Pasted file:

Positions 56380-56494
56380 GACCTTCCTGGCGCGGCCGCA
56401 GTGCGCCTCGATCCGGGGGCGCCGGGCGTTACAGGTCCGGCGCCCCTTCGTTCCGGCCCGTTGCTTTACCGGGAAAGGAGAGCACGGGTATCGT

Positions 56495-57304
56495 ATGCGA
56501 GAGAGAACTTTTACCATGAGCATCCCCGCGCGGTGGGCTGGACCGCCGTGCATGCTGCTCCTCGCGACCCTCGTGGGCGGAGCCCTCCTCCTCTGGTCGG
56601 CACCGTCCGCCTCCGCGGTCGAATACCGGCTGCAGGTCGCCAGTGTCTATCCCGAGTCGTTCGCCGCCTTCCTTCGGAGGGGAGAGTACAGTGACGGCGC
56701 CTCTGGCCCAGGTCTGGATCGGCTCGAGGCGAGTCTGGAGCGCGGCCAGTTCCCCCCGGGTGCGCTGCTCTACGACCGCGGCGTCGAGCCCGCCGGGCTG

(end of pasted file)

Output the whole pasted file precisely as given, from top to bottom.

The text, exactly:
Positions 56380-56494
56380 GACCTTCCTGGCGCGGCCGCA
56401 GTGCGCCTCGATCCGGGGGCGCCGGGCGTTACAGGTCCGGCGCCCCTTCGTTCCGGCCCGTTGCTTTACCGGGAAAGGAGAGCACGGGTATCGT

Positions 56495-57304
56495 ATGCGA
56501 GAGAGAACTTTTACCATGAGCATCCCCGCGCGGTGGGCTGGACCGCCGTGCATGCTGCTCCTCGCGACCCTCGTGGGCGGAGCCCTCCTCCTCTGGTCGG
56601 CACCGTCCGCCTCCGCGGTCGAATACCGGCTGCAGGTCGCCAGTGTCTATCCCGAGTCGTTCGCCGCCTTCCTTCGGAGGGGAGAGTACAGTGACGGCGC
56701 CTCTGGCCCAGGTCTGGATCGGCTCGAGGCGAGTCTGGAGCGCGGCCAGTTCCCCCCGGGTGCGCTGCTCTACGACCGCGGCGTCGAGCCCGCCGGGCTG